10 Matching Annotations
  1. Oct 2022
    1. I'm sure fedwiki influenced me, but for whatever reason it wasn't top of mind—I was really thinking about the 2011-era Tweetie for iPad.

      I'm sure fedwiki influenced me, but for whatever reason it wasn't top of mind—I was really thinking about the 2011-era Tweetie for iPad.

      — Andy Matuschak (@andy_matuschak) September 9, 2022
      <script async src="https://platform.twitter.com/widgets.js" charset="utf-8"></script>

      While FedWiki's design may have influenced the card like design of Andy Matuschak's online notes, his inspiration for it was the 2011-era Tweetie app for iPad.

    1. Posted byu/Kshkn16 hours agoRate my idea for a new product

      One might suggest that the freedom, flexibility, and customization of these systems is actually an unuseful time suck for many users which only encourages shiny object syndrome. From a design perspective, try starting out building a system that works for you before beginning on design for others. Research and looking at the user interfaces offered by the competition will helpful as well. Which are the most popular? fun to use? Why? What actual affordances do those interfaces and functionalities allow? are they truly productive?

      Possibly more productive, what sorts of standards can you leverage to make people's pre-existing notes more useful? Can you take pre-existing stores of .txt or .md files and provide different views or perspectives on them? This will allow people to pick and choose which applications might work with their stores of data to provide different views or perspectives on them. Why reinvent a text editor or tools like Logseq or Obsidian when you can leverage the local stores of data to provide the sorts of services you're not seeing in the broader space? For example, on the "social media" side, there are existing solutions for taking your locally stored notes, putting them into the cloud and displaying them on the web, but the various steps are highly technical and require a relatively large amount of work and admin tax to maintain. A service that allows one to point at their local store of data and automatically host it on a website and keep it synced would be a major boon for the non-technical user.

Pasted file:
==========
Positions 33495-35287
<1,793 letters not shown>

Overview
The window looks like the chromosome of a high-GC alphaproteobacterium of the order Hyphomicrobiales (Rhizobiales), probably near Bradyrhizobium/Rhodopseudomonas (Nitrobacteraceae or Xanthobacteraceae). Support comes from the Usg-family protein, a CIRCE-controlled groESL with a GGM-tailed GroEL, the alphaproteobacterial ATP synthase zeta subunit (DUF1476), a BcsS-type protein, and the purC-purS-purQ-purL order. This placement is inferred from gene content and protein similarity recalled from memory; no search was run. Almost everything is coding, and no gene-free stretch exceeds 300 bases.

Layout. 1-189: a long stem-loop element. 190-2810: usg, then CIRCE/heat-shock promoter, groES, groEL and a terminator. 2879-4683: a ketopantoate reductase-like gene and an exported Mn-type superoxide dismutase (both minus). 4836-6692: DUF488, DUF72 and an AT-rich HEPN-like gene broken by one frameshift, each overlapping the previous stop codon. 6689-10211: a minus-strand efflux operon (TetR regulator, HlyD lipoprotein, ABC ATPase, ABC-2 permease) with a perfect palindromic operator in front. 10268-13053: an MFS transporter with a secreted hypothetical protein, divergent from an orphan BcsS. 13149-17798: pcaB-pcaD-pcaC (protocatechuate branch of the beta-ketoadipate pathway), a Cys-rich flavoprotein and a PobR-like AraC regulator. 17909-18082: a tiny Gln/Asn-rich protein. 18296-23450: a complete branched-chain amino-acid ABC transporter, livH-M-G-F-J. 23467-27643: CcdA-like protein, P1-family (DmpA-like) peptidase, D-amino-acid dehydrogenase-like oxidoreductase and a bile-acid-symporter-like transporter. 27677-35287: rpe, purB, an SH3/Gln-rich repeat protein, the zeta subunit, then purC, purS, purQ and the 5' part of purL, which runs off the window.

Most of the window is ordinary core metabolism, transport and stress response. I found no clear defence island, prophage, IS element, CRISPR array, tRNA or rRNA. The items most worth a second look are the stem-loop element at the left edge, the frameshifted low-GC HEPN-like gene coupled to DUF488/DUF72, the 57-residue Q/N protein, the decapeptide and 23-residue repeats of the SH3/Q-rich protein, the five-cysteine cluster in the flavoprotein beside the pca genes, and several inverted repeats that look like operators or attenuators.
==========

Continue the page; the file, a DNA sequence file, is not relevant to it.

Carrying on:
Separately, Matuschak did not invent evergreen notes. The first clear cut instantiation I've seen in the literature is from Konrad Gessner in 1548, and honestly even his idea really stems from a longstanding tradition of working with commonplace sententiae preceding his work. (see https://hypothes.is/a/uEboYlOwEeykkotYs594LA) Matuschak simply applied the definition/idea of "evergreen" (meaning easily reusable) articles or content from journalism to describe his notes which could be reused in various contexts. (Example: Why rewrite an article on how to decorate and entertain for the holidays, when you can reuse the same article you've been publishing for years, perhaps along with some updated photos?) "Atomic" notes is another variation on this same theme, but is one which underlies the ability to re-use notes in combination with one or more other notes to generate new ideas.